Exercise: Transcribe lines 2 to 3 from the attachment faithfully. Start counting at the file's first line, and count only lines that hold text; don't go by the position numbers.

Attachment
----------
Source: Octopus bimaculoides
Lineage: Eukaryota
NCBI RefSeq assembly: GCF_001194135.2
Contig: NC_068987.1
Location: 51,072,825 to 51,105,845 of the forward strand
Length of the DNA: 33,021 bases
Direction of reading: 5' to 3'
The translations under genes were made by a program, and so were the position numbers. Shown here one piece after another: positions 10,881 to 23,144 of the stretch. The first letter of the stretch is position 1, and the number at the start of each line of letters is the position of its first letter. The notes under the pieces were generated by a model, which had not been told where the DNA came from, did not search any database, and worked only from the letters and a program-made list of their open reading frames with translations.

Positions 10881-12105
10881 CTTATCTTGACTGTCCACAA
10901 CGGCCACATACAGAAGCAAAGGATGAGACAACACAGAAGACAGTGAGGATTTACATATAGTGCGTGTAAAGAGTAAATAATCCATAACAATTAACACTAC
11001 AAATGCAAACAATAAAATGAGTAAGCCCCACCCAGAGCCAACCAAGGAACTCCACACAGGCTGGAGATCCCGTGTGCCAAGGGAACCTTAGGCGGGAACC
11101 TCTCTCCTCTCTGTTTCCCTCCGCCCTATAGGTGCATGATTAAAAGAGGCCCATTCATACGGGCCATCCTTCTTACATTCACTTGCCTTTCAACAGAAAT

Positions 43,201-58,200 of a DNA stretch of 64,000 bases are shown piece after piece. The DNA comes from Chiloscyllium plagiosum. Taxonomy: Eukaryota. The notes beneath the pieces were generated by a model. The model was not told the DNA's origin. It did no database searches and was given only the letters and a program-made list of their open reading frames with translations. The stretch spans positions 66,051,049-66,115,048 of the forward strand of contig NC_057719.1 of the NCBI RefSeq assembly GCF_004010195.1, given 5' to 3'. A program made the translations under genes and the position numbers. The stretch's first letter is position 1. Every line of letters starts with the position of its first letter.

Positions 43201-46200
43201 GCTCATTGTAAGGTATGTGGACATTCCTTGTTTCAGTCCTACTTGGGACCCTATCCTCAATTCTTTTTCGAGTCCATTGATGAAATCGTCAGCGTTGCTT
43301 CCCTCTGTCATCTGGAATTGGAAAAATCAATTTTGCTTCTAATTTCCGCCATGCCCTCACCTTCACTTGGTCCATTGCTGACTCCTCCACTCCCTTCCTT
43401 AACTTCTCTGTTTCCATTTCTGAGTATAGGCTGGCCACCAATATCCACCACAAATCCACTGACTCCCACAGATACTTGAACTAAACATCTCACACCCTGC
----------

Lineage: Eukaryota
NCBI RefSeq assembly: GCF_001194135.2